Published on 26 June 2019
In section 4. Extragalactic astronomy
A population of high-velocity absorption-line systems residing in the Local Group
Intermediate and high-velocity clouds have remained a knotty problem for decades. The authors suggest that although a portion of the known clouds are bound to the Milky Way or connected with the Magellanic Stream, a subset are situated in the diffuse intergalactic medium of the Local Group. The novelty of the approach is the division of the clouds relative to the Local Group barycenter. The sample of 29 lines of sight toward a set of Hubble Space Telescope Legacy program AGNs has about twice the number of detections toward the barycenter as the opposite hemispheres. The authors use a range of ionizations (e.g., two for carbon, three for silicon), and 21 cm H I maps. These thermal properties are used to obtain distances by assuming they are in pressure equilibrium within model hydrostatic Galactic halos and by adopting several background radiation fields from the Galaxy and the Local Group (and beyond) to compute abundances and number densities with photoionization modeling. They thus derive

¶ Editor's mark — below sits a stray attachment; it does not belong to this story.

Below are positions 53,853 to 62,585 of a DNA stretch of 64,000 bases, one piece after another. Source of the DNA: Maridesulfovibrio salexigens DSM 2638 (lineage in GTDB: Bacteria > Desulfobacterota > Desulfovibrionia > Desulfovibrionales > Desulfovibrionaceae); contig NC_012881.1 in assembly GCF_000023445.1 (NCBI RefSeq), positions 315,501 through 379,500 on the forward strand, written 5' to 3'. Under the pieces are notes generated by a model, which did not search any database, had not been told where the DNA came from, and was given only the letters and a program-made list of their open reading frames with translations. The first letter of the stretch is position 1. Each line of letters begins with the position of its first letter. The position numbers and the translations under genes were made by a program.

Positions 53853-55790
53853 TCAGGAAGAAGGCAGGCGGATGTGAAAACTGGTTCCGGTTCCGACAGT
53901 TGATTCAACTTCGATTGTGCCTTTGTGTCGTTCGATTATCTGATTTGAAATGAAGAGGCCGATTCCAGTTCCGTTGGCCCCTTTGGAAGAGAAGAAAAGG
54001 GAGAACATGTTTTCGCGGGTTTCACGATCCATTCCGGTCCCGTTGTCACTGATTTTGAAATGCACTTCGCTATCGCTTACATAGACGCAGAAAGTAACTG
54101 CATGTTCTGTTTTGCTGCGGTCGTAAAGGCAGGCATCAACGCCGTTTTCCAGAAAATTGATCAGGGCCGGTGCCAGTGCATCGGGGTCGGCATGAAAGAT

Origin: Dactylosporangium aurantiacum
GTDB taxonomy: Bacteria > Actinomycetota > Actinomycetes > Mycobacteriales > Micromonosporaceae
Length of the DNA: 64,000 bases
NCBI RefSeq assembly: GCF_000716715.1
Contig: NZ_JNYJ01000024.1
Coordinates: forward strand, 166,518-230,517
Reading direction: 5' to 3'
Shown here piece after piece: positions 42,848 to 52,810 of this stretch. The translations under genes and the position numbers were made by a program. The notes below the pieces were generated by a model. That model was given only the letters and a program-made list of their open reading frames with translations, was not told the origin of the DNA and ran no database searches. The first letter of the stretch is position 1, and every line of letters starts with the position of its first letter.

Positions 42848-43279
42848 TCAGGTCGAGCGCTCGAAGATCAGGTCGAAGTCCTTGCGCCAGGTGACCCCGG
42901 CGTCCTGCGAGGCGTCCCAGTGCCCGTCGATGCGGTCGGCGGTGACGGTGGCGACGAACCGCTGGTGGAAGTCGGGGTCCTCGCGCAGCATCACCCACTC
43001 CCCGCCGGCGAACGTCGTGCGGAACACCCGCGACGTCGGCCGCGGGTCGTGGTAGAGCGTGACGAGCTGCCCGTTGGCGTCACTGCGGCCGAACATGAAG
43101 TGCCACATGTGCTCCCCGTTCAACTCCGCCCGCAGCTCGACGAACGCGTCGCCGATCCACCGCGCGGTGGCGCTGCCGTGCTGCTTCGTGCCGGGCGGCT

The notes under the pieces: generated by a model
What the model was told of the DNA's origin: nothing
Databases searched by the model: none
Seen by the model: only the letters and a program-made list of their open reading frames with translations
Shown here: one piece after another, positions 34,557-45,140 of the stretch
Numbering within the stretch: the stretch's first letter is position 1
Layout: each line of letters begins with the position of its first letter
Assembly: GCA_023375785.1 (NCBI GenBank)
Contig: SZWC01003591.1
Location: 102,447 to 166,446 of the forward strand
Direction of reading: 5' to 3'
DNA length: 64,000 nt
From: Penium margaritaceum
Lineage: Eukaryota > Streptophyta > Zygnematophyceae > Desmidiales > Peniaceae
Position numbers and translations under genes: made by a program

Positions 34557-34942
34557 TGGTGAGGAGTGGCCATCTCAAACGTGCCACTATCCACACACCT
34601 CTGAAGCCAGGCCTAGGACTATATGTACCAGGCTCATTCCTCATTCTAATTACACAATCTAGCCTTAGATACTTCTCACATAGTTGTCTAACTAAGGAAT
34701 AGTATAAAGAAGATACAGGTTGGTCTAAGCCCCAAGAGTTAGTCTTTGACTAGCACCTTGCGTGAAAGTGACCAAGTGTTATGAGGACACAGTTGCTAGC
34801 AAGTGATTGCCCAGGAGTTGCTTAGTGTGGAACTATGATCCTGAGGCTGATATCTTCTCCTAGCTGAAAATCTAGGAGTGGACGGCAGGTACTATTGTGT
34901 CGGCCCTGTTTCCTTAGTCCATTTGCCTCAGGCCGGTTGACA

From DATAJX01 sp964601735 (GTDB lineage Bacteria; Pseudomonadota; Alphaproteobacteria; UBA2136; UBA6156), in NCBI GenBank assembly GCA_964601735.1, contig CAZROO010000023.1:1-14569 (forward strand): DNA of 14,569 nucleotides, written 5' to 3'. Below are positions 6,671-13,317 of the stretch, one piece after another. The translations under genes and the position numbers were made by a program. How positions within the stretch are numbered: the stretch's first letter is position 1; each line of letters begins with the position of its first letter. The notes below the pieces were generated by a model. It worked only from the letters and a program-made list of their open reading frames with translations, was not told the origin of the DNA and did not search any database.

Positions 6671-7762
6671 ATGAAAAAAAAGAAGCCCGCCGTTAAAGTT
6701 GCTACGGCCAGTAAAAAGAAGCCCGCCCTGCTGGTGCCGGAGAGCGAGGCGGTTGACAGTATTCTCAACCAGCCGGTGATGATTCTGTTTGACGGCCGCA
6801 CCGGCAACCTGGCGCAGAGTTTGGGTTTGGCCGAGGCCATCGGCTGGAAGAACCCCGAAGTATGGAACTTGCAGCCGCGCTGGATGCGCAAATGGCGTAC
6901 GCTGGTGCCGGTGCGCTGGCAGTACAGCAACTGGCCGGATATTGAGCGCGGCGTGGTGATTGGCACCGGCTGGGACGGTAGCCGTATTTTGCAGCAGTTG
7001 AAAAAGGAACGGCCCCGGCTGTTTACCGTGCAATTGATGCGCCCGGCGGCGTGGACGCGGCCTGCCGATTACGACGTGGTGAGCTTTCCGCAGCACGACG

distances, masses, and sizes for the clouds. The column densities, converted to number densities, indicate that the clouds toward the barycenter have a range of about two orders of magnitude in density, while those toward the anticenter span less than a factor of ten and do not contain the low-density subset (about 1/3 of the sample) of the opposite direction. The cloud masses toward the barycenter are about 10^5 M_odot, with sizes of the order of a few hundred kpc. The authors argue that the low-density, high-velocity clouds are located beyond the Galactic virial radius and within unconfined gas of the Local Group.